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Cross-sectional and longitudinal comparisons of metabolic profiles between vegetarian and non-vegetarian subjects: a matched cohort study.
Br J Nutr. 2015 Oct 28; 114(8):1313-20.BJ

Abstract

Several previous cross-sectional studies have shown that vegetarians have a better metabolic profile than non-vegetarians, suggesting that a vegetarian dietary pattern may help prevent chronic degenerative diseases. However, longitudinal studies on the impact of vegetarian diets on metabolic traits are scarce. We studied how several sub-types of vegetarian diets affect metabolic traits, including waist circumference, BMI, systolic blood pressure (SBP), diastolic blood pressure, fasting blood glucose, total cholesterol (TC), HDL, LDL, TAG and TC:HDL ratio, through both cross-sectional and longitudinal study designs. The study used the MJ Health Screening database, with data collected from 1994 to 2008 in Taiwan, which included 4415 lacto-ovo-vegetarians, 1855 lacto-vegetarians and 1913 vegans; each vegetarian was matched with five non-vegetarians based on age, sex and study site. In the longitudinal follow-up, each additional year of vegan diet lowered the risk of obesity by 7 % (95 % CI 0·88, 0·99), whereas each additional year of lacto-vegetarian diet lowered the risk of elevated SBP by 8 % (95 % CI 0·85, 0·99) and elevated glucose by 7 % (95 % CI 0·87, 0·99), and each additional year of ovo-lacto-vegetarian diet increased abnormal HDL by 7 % (95 % CI 1·03, 1·12), compared with non-vegetarians. In the cross-sectional comparisons, all sub-types of vegetarians had lower likelihoods of abnormalities compared with non-vegetarians on all metabolic traits (P<0·001 for all comparisons), except for HDL and TAG. The better metabolic profile in vegetarians is partially attributable to lower BMI. With proper management of TAG and HDL, along with caution about the intake of refined carbohydrates and fructose, a plant-based diet may benefit all aspects of the metabolic profile.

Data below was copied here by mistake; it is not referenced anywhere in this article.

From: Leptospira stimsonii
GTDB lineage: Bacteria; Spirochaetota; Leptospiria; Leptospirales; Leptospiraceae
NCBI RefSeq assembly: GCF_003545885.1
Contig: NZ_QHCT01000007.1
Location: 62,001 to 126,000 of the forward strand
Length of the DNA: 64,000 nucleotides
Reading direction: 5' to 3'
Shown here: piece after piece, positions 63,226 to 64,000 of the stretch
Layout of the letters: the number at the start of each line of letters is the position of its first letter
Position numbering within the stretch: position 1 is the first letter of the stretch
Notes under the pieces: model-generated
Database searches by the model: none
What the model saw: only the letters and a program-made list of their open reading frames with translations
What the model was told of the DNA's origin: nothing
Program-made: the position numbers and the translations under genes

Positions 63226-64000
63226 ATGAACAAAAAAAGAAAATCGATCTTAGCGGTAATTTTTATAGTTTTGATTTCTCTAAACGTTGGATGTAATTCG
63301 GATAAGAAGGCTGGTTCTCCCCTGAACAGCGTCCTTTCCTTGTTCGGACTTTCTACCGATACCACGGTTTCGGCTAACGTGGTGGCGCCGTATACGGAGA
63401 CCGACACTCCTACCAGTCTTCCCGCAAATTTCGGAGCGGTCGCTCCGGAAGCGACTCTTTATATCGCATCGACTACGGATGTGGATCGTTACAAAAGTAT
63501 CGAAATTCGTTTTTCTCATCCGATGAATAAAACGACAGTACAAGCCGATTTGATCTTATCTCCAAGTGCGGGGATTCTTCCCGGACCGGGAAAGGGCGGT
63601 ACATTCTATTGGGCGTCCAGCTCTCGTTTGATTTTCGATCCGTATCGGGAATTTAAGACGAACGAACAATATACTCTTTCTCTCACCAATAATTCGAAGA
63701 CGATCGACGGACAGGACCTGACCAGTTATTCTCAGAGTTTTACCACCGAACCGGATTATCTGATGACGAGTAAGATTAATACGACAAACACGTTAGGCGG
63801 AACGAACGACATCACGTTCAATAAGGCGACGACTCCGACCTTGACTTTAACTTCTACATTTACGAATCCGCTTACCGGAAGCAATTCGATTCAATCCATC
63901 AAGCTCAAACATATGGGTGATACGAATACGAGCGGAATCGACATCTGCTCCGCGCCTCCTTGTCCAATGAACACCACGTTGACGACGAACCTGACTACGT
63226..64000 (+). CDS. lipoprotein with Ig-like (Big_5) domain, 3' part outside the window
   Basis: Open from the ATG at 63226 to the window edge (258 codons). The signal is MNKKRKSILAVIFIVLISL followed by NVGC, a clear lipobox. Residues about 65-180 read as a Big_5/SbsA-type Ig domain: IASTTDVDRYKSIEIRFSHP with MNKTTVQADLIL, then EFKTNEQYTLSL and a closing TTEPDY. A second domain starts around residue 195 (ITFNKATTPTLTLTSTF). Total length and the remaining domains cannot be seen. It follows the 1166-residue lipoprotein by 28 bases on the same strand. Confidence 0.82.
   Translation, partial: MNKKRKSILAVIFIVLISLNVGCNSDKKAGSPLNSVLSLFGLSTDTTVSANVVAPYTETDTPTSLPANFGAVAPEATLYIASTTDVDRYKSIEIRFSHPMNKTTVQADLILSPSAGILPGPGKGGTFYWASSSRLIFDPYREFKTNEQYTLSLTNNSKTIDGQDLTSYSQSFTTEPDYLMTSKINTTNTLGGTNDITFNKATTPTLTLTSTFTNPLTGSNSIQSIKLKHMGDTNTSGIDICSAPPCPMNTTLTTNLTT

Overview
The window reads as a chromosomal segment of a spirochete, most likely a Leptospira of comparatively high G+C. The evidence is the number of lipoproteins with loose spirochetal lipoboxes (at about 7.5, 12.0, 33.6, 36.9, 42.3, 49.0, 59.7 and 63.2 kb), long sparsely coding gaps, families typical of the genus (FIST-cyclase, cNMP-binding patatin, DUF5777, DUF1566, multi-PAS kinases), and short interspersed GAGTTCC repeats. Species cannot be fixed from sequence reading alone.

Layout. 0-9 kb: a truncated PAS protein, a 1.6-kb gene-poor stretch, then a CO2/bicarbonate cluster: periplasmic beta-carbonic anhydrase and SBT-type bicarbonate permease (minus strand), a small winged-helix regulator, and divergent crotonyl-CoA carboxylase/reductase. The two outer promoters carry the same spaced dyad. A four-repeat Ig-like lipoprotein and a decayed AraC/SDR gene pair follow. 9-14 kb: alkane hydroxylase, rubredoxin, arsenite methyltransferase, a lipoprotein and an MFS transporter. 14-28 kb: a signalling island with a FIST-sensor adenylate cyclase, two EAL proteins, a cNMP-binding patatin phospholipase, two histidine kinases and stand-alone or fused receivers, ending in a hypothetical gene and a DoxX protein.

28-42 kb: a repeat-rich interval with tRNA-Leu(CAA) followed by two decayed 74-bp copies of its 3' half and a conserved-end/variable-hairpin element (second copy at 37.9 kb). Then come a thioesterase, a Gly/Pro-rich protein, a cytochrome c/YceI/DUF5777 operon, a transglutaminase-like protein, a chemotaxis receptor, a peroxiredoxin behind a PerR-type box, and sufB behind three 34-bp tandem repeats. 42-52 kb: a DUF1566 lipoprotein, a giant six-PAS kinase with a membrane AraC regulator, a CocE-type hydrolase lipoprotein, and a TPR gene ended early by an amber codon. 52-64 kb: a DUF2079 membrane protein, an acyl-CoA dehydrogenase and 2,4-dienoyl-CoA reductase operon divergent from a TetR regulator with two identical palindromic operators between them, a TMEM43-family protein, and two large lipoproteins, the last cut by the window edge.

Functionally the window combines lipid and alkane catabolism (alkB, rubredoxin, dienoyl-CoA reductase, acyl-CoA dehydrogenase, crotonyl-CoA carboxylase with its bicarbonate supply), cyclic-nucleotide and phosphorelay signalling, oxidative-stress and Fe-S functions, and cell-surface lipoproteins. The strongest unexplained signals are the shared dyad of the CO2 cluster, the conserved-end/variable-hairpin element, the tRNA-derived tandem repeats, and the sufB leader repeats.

Authors+Show Affiliations

1Institute of Population Health Sciences,National Health Research Institutes,Zhunan,Miaoli County 35053,Taiwan.1Institute of Population Health Sciences,National Health Research Institutes,Zhunan,Miaoli County 35053,Taiwan.2Medical Mission,Tzu Chi Foundation,Hualien 97002,Taiwan.1Institute of Population Health Sciences,National Health Research Institutes,Zhunan,Miaoli County 35053,Taiwan.4MJ Health Management Institution,Taipei 10018,Taiwan.4MJ Health Management Institution,Taipei 10018,Taiwan.1Institute of Population Health Sciences,National Health Research Institutes,Zhunan,Miaoli County 35053,Taiwan.1Institute of Population Health Sciences,National Health Research Institutes,Zhunan,Miaoli County 35053,Taiwan.

Pub Type(s)

Journal Article
Research Support, Non-U.S. Gov't

Language

eng

PubMed ID

26355190

Citation

Chiu, Yen-Feng, et al. "Cross-sectional and Longitudinal Comparisons of Metabolic Profiles Between Vegetarian and Non-vegetarian Subjects: a Matched Cohort Study." The British Journal of Nutrition, vol. 114, no. 8, 2015, pp. 1313-20.
Chiu YF, Hsu CC, Chiu TH, et al. Cross-sectional and longitudinal comparisons of metabolic profiles between vegetarian and non-vegetarian subjects: a matched cohort study. Br J Nutr. 2015;114(8):1313-20.